Danish photographer Mary Birgitte Cecilie Magdalena Willumsen (1884-1961) is known for producing thousands of postcards of bathing women. Her way in photography is a story of enthusiasm and enterprise meeting the hypocrisy of a healthy society that made very few of the shoots survive. What's left shows a subtle transition from naivety to eroticism at the point between amateur and avant-garde photography.
Fig. 1. Mary Willumsen (nlg.dk)
Willumsen was born into a family of the working class. Thus, she had to earn a living from a very young age. Seven years old, she began helping her mother and brother, who delivered newspapers. After the confirmation, Willumsen became a seamstress at the Magasin du Nord department store. Possibly, it was this initial job that allowed her to find models for beach photo shoots later.
Fig. 2. Bathing Woman at the Helgoland Beach (unregardoblique.com)
Fig. 3. dfi.dk
Fig. 4. /politiken.dk
Fig. 5. livejournal.com
Fig. 6. livejournal.com
First Husband and Hobby at Helgoland Beach
In 1910, Mary Willumsen married painter and photographer Harald Axel Larsen with whom she had a son two years later. Unfortunately, in 1913, Larsen passed away, and Mary was a widow with a child to bring up. It's hard to imagine to what extent Mary's destiny would've been worse if Denmark hadn't maintained neutrality during World War I. Nevertheless, Larsen managed to provide his wife with some kind of a fishing rod, as it turned out afterward. He taught her photography, and shortly after his death at the age of 30, Mary started taking photographs at the bathing establishment Helgoland. At the beginning of the XXth century, this picturesque place attracted many photographers, among whom was Peter Elfelt, a pioneer of filmmaking in Denmark. The bathing establishment itself, with its' wooden walls and enclosed areas, leaves an impression of a labyrinth or a strange piece of Noah's ark with all animals separated. The first version of Helgoland appeared in 1886 and was swept to the sea ten years later. New Helgoland, opened in 1915, partly followed the prudish traditions of the 19th century. Seeming to get rid of Victorian bathing machines, it still had different zones, or, it's better to say, animal sheds, for male and female visitors. Willumsen's photography depicts the contrast between the human body and the geometry of Helgoland's buildings as the visual embodiment of the natural human curiosity resisting restricted society (Fig. 8, 9). Portrayals of the nude in an enclosed environment are typologically similar to paintings of Edward Hopper (Fig.16).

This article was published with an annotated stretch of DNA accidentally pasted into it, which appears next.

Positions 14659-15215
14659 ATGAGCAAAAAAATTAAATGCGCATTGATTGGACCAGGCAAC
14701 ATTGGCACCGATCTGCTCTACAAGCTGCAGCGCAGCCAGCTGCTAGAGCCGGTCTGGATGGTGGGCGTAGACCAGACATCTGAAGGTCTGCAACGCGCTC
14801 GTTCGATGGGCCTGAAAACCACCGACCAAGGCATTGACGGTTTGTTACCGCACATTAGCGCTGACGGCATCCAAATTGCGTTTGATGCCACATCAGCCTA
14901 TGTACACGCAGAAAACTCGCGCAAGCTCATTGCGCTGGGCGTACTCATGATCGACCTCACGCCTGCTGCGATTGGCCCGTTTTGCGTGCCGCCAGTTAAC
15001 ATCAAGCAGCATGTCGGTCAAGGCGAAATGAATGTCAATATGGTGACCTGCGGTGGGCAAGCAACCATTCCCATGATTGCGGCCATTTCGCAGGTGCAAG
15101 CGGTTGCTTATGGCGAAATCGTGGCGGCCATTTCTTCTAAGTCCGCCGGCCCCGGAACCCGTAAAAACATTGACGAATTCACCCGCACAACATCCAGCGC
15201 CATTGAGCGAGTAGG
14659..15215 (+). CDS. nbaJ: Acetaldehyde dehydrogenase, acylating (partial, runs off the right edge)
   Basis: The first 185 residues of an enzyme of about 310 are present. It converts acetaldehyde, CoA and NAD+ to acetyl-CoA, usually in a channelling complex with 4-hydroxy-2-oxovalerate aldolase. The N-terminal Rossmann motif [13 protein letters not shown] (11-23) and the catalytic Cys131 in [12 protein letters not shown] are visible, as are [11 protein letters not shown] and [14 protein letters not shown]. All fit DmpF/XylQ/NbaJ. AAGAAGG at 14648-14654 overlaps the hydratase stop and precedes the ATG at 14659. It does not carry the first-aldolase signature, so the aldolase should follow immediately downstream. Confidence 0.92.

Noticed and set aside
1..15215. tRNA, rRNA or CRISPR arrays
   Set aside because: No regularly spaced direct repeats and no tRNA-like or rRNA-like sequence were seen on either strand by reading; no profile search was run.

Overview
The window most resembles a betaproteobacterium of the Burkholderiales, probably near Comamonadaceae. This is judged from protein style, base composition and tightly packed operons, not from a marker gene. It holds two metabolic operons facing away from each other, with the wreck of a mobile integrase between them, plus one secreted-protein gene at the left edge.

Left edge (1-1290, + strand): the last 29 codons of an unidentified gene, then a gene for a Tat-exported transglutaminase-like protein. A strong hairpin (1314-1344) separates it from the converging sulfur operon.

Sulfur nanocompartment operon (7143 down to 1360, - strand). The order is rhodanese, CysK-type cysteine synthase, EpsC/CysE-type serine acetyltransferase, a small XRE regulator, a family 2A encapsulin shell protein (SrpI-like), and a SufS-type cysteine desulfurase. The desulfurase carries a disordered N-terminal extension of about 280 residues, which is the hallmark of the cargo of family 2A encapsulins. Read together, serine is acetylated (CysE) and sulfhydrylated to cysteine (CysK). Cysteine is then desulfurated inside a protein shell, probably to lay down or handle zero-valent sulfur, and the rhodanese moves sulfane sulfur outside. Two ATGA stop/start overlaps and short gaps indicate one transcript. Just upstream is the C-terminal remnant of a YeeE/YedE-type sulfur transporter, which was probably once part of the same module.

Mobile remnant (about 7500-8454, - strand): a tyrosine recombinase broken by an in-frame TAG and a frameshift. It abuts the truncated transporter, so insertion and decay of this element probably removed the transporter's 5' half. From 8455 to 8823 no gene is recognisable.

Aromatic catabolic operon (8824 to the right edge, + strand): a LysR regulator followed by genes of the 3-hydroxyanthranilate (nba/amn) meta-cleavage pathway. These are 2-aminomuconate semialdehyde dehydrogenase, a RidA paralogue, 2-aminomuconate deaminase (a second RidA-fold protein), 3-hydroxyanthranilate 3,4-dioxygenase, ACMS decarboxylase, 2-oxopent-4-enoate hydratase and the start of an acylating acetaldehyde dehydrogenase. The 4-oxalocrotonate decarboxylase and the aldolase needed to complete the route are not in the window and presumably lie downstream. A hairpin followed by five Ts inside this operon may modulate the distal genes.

Fig. 7. At the Helgoland beach (unregardoblique.com)
Fig. 8. Cornelia (nlg.dk)
Fig. 9. Cornelia 2 (nlg.dk)
Fig. 10. arslonga.dk
Fig. 11. arslonga.dk
Fig. 12. arslonga.dk
Fig. 13. arslonga.dk
Fig. 14. arslonga.dk
Fig. 15. arslonga.dk
Fig. 16. Edward Hopper, Summer Evening, 1947
The Aga Case
Initially, Willumsen took pictures of "those customers who wished to be photographed," as it states from the police report. It was female bathers in swimsuits or underclothes. By 1914, the owner of the local Scala Book Kiosk showed interest in producing postcards with Willumsen's works. She began to ask women if they could be models for her photography. Some pictures were even published in the women's magazine Vore Damer. As Willumsen testified later, she produced near to 1200 postcards per month for the Scala Kiosk only, selling them for 25 øre each. In 1917, she married for a second time. Her husband was the milk driver Jens Willumsen, from whom she took her second name to be later known as Mary Willumsen. The husband assisted her in a darkroom at the staircase in their apartment. As the production grew, it attracted the attention of local guardians of morality, the Vigilia group, who complained to the police about frivolous bathing postcards in 1920. More than 15 000 postcards were confiscated as evidence, and 10 000 were stopped on the way to Germany. The investigation was known as the Aga Case because some postcards were distributed by the mail-order company Aga Foto. By the end of the investigation, which continued for a year and a half, police returned most of the postcards to kiosks. The court held that production was legal and dropped the charges. Though Willumsen financially depended on her activity as a photographer, she quit it after the trial and became a reseller of antiques instead. Nowadays, what's left of her pictures is printed and published by a group of enthusiasts and photography devotees.
Fig. 17. Edith (nlg.dk)
Fig. 18. Edith serving coffee (nlg.dk)
Fig. 19. Edith with a drawing (nlg.dk)
Fig. 20. Edith (nlg.dk)
Fig. 21. Lilly (nlg.dk)
Fig. 22. “Rosa” (nlg.dk)
Fig. 23. “Four Friends” (nlg.dk)
Fig. 24. Probably a self-portrait of Mary Willumsen (nlg.dk)
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Colored pictures were taken from the Northern Light Gallery site (nlg.dk) where you can obtain prints!
Sources: nlg.dk; Wikipedia.org; arslonga.dk; dfi.dk; unregardoblique.com